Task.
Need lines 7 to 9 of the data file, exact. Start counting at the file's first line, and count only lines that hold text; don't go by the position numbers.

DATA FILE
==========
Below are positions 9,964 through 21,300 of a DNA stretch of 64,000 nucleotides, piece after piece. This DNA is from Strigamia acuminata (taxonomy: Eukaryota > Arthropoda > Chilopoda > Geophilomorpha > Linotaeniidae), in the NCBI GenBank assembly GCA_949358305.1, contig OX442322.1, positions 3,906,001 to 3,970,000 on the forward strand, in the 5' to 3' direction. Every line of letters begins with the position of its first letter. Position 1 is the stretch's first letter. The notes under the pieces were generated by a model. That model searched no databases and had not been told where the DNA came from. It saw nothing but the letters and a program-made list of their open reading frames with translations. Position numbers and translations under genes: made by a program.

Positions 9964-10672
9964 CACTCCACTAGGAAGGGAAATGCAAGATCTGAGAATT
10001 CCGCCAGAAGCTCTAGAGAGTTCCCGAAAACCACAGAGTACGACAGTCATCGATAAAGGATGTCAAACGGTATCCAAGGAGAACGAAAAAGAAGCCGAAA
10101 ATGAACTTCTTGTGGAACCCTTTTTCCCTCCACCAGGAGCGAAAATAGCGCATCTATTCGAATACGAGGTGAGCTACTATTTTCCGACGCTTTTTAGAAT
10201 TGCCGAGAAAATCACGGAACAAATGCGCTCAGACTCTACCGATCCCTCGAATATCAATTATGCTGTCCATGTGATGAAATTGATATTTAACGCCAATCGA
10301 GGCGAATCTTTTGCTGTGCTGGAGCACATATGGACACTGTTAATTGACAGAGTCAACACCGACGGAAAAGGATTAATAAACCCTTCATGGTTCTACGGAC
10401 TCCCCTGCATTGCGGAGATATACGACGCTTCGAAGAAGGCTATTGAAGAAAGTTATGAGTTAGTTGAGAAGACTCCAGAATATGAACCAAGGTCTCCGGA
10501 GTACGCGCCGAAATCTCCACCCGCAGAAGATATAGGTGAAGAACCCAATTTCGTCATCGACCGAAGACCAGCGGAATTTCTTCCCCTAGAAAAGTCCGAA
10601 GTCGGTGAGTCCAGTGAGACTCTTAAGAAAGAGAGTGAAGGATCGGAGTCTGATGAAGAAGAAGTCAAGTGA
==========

10301 GGCGAATCTTTTGCTGTGCTGGAGCACATATGGACACTGTTAATTGACAGAGTCAACACCGACGGAAAAGGATTAATAAACCCTTCATGGTTCTACGGAC
10401 TCCCCTGCATTGCGGAGATATACGACGCTTCGAAGAAGGCTATTGAAGAAAGTTATGAGTTAGTTGAGAAGACTCCAGAATATGAACCAAGGTCTCCGGA
10501 GTACGCGCCGAAATCTCCACCCGCAGAAGATATAGGTGAAGAACCCAATTTCGTCATCGACCGAAGACCAGCGGAATTTCTTCCCCTAGAAAAGTCCGAA